By not forcing users out of context to buy apps and other content, Apple is greasing the wheels of commerce in some very cool ways. If/when apps like Tweetbot implement the new feature, you will be able to download that new app your friend tweeted about without ever leaving Tweetbot. Developers can now cross-promote their other apps without sending users into the abyss of the App Store, not knowing if they’ll come back. And more importantly, amazing app discovery focused apps like TouchArcade can now sell apps directly. It’s as if Apple is saying “Here, build your own App Store, just don’t copy ours.”
SKStoreProductViewController is a fascinating addition to the Apple development environment. One that I was — and I suspect many others were also — utterly unaware of.
As David points out, the addition of SKStoreProductViewController theoretically allows for third party developers to build working alternatives to the App Store, whilst also integrating app downloads into a great many other facets of the user experience.
Although there are some caveats, it certainly offers an intriguing window onto Apple's evolving comprehension of control. That is not to say that Apple has released control over the end-to-end experience, but it is allowing for developers to become increasingly involved as intermediaries. The App Store, for instance, cannot be replaced, but, with this change, its use can be cosmetically obfuscated by third party alternatives.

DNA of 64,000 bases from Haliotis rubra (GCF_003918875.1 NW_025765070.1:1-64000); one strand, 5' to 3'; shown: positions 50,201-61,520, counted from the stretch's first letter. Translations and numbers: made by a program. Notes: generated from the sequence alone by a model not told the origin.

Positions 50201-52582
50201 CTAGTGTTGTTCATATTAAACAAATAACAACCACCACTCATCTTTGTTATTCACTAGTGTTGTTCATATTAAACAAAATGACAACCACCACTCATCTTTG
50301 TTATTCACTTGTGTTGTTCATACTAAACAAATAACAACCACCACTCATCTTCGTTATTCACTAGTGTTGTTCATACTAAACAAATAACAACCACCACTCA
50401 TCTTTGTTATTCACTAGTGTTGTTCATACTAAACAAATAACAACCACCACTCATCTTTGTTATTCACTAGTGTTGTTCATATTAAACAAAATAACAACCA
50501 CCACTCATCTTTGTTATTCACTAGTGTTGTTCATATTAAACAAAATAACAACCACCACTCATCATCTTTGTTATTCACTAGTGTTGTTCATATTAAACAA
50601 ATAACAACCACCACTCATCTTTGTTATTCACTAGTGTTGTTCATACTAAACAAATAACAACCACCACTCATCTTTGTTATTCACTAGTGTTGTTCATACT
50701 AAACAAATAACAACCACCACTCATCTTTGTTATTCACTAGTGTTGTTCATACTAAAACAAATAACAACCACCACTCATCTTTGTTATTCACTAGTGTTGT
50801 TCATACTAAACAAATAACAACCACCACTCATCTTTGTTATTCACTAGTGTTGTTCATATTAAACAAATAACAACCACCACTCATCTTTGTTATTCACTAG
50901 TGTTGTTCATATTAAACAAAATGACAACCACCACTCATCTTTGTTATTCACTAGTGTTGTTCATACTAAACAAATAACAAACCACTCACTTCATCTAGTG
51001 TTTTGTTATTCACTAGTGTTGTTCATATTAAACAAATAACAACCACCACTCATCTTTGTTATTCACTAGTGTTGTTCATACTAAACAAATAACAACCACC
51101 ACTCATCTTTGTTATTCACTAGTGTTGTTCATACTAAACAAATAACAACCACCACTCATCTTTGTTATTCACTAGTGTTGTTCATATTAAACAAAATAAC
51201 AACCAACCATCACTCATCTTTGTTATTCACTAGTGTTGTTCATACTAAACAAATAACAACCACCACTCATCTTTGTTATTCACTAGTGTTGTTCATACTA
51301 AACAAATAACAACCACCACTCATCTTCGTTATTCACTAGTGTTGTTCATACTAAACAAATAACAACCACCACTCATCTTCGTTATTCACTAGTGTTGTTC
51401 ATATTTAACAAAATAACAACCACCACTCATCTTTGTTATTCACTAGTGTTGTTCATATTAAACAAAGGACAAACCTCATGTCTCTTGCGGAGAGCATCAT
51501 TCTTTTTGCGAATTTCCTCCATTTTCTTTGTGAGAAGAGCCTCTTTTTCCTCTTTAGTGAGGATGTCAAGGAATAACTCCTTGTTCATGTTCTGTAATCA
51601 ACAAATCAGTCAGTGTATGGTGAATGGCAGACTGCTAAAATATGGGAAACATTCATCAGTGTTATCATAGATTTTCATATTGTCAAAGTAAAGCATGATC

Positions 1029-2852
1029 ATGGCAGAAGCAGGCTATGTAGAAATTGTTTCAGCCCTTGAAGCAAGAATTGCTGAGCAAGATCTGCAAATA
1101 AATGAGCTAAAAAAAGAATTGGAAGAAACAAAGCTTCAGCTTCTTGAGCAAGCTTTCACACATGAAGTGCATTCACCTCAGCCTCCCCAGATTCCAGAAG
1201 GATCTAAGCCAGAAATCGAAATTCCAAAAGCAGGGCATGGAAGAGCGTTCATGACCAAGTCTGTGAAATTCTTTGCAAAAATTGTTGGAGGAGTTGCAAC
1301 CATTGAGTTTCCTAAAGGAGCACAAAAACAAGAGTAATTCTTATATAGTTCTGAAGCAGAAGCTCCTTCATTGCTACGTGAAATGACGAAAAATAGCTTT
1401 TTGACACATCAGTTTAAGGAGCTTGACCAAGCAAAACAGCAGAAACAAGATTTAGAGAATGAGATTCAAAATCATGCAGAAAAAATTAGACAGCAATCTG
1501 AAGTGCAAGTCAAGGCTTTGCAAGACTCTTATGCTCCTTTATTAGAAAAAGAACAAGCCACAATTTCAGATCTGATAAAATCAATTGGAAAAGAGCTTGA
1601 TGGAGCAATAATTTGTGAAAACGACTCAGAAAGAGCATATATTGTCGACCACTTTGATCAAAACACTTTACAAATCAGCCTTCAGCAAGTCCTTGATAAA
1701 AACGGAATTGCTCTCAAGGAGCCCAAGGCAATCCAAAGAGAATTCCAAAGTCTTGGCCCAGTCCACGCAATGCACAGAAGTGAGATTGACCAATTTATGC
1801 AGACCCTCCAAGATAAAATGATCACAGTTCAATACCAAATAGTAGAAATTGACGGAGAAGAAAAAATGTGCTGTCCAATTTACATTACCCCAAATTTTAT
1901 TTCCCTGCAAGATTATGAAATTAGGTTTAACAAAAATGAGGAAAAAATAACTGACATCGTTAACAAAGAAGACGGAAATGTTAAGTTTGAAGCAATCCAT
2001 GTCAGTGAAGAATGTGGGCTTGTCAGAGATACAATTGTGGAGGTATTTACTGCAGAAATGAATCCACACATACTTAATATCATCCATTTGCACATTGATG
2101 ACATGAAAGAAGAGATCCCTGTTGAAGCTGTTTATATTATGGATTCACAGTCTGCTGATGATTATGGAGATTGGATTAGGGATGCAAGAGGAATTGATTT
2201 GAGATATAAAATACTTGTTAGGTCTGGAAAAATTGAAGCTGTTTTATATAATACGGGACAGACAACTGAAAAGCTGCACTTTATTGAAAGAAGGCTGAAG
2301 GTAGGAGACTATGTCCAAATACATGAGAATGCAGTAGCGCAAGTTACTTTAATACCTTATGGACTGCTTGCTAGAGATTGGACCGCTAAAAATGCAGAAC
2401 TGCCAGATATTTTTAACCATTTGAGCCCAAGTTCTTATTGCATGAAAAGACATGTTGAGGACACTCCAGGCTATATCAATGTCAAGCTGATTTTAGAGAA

This is much the same as Apple's allowance of Google Chrome and Sparrow into the App Store environment. They allow users to cosmetically avoid the use of Apple's stock apps, whilst, in the background, much of the utility is being driven by Apple on a lower level.
So, SKStoreProductViewController is not exactly unprecedented, but it at least demonstrates Apple's ongoing willingness to loosen its grip over the stock iOS experience. I doubt Apple will allow us to alter the stock apps on our devices any time soon, but I certainly take some optimism from these changes.